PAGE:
Supply Chain efficiency is a big big deal. More over, this area of the enterprise technology stack and associated strategy has seen little to no innovation for well over a decade. Years ago, Dennis Howlett wrote:
In my argument, breakthrough ROI comes from seeing these technology through the lens of collaboration, which in turn implies process and context. I am mindful that huge amounts of value continue to be locked up in supply chains. AMR quoted a number of $3 trillion in 2005. Has that materially changed? Simply being able to communicate across supply chains in a meaningful manner could do wonders to lubricate those rusty wheels.
Back in the summer of 2009 I wrote about taming the supply chain beast with Enterprise 2.0 approaches and technology. On the value of connecting suppliers to not just each other and to the procurement department, but to other organizational facets generally quarantined from suppliers, I wrote:
First, no one knows the true power, limitations and opportunities for each component of a product better than the very folks who build them. Second, component manufacturing is largely a commodity business. As a supplier, I need to differentiate myself from competitors who are waiting for me to falter or cut me on price. I need to be a strategic partner to be somewhat indispensible. Social Software can open up the lines of interaction beyond R&D, Procurement and Product Development, allowing suppliers to learn, first hand, any pain felt by the end customer. Or help marketing really understand the deep competencies of each component of the end product. Or provide new insight to R&D on early technology innovation at the component level. And on and on.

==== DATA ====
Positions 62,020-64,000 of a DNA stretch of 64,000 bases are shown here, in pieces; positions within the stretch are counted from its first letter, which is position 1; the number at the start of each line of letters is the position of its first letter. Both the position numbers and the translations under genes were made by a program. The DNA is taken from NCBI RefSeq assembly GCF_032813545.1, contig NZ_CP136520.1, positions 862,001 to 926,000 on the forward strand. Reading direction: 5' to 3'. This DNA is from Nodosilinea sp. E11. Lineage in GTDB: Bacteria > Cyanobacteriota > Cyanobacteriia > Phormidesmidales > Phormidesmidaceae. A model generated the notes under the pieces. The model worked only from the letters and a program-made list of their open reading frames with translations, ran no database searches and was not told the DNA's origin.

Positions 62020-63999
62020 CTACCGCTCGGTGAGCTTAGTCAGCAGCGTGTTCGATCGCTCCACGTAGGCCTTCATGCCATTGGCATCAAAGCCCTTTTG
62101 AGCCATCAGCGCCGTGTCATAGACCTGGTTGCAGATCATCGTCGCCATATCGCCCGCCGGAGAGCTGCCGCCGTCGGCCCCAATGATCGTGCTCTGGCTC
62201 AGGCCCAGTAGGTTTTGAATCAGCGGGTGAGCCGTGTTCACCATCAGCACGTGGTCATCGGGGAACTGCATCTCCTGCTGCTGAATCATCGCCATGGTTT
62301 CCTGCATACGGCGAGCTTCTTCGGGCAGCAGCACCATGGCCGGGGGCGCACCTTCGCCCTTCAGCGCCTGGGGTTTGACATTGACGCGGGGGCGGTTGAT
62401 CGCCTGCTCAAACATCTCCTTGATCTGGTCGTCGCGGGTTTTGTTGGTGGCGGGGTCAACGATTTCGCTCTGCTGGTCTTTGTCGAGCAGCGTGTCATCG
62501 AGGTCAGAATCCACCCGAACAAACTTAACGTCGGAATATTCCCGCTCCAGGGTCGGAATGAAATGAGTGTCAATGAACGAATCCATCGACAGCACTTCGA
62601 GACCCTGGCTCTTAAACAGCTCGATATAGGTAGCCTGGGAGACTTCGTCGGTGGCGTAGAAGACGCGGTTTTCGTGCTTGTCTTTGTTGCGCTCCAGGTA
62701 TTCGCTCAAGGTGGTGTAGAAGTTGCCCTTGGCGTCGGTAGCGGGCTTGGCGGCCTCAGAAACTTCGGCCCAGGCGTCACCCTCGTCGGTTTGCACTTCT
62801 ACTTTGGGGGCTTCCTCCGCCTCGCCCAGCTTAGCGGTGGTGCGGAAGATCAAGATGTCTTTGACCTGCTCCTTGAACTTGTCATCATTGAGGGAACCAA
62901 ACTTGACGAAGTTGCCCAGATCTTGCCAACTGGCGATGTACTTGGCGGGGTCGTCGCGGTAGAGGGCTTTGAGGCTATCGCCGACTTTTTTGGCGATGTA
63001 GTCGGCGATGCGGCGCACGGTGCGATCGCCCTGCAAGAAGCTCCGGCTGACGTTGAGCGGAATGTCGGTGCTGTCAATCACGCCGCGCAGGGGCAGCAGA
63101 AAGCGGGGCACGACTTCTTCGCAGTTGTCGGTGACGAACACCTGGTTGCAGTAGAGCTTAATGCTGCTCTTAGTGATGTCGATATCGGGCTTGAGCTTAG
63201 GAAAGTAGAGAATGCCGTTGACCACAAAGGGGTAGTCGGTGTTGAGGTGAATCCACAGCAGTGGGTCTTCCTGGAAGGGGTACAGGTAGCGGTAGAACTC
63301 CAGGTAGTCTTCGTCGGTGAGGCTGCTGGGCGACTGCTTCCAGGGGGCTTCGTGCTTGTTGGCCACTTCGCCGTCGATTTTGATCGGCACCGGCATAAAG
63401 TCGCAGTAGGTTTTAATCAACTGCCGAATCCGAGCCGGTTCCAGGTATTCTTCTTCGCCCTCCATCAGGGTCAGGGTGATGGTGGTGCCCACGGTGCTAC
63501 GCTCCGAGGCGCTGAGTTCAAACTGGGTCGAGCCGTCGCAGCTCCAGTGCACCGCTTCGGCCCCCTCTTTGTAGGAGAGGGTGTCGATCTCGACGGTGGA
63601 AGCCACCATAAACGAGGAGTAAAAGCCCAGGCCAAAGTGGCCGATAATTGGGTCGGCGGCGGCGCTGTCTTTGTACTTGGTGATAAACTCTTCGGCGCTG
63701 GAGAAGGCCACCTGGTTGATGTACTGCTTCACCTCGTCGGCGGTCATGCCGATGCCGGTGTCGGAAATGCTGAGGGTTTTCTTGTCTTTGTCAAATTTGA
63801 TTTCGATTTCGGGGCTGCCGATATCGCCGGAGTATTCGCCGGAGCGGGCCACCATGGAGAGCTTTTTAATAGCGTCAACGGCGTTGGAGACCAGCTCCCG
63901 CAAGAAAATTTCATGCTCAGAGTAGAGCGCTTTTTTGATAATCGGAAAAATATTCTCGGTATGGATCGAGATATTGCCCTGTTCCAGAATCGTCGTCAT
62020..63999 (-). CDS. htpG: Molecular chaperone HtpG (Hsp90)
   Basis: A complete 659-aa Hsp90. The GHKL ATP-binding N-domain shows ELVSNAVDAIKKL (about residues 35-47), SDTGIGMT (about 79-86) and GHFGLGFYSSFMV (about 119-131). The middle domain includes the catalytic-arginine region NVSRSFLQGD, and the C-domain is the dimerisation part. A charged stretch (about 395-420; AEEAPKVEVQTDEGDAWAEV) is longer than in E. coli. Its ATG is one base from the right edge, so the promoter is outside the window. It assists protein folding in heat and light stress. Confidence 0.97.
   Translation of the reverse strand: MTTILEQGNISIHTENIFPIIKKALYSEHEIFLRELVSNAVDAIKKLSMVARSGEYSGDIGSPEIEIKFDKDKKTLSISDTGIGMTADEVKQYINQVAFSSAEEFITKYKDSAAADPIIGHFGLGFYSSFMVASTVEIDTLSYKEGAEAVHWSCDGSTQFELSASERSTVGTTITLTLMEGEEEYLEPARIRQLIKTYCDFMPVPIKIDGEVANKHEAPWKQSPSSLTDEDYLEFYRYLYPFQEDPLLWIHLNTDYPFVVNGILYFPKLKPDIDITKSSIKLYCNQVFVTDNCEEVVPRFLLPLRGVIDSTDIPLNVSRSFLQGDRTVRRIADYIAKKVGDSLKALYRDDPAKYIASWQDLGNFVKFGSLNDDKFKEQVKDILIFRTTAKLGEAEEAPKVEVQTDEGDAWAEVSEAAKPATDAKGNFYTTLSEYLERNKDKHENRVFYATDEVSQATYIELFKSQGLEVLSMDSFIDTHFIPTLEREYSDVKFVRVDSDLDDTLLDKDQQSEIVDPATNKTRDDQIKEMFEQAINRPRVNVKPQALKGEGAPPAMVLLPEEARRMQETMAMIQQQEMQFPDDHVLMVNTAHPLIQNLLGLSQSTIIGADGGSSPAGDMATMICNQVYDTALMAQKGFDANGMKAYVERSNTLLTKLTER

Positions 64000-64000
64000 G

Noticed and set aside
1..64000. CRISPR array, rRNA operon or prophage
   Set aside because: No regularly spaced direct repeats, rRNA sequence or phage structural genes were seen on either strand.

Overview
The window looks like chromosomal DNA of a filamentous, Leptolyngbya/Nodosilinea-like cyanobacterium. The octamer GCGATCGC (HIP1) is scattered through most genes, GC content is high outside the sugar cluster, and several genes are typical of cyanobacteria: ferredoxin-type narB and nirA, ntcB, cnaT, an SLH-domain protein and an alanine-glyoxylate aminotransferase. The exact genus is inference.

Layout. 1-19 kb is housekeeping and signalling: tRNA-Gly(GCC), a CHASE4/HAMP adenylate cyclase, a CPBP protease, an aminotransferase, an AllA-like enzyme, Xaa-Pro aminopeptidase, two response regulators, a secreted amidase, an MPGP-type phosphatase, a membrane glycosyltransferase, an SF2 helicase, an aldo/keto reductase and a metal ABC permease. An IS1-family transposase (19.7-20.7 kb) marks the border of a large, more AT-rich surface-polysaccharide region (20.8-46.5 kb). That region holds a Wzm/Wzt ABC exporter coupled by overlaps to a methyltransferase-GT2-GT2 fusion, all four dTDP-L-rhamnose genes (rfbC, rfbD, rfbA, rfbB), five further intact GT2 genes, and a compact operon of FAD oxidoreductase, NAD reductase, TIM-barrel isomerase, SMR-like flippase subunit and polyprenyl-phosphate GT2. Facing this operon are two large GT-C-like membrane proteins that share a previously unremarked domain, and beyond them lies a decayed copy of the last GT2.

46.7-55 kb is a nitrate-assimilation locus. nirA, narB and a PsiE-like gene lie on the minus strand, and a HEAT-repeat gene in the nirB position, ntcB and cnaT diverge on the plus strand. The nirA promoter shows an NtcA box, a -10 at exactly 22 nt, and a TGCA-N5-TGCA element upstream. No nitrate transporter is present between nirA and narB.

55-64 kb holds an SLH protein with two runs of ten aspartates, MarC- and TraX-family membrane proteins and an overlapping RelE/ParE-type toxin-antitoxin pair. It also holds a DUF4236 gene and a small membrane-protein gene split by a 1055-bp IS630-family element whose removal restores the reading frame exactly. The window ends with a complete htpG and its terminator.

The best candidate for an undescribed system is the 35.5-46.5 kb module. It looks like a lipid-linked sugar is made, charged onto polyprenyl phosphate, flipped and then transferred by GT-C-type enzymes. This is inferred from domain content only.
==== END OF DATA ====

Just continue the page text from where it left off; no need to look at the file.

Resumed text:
That’s purpose built collaboration (a.k.a business case) with dead clear incentives for suppliers to participate (a.k.a adoption) and play a role in the success of an end product in the market place.
It took a while but I’m thrilled that for the first time were going to see a supply chain case study at the Enterprise 2.0 conference, next week. Tony Martins, VP of Supply Chain at TEVA Pharmaceutical will talk about how TEVA is leveraging collaboration to improve supply chain performance. Tony is definitely is one of the pioneers in re-shaping what supply chain efficiency can mean.
The session description is here:
Thanks to decades of supply chain optimization solutions, today’s leading organizations have mature transaction-oriented supply chain designs.
However, managers spend over half of their time dealing with unexpected events that can’t be addressed with structured processes. To maintain a competitive edge, companies need to embrace new ways that enable spontaneous association. Social Enterprise and Open Collaboration provides a more effective way to address the volatile world and gain significant improvement in operational efficiencies.
Tony will present a case study at 3:45 on Wednesday the 22nd of June followed by a Q&A session. Tony will also share the keynote stage with Tom Kelly of Moxie Software on Wednesday at 9am.
If you’re looking to frame the business value of social and collaborative business to line of business leaders or to IT, this session is sure to provide you with the needed ammunition to make your case.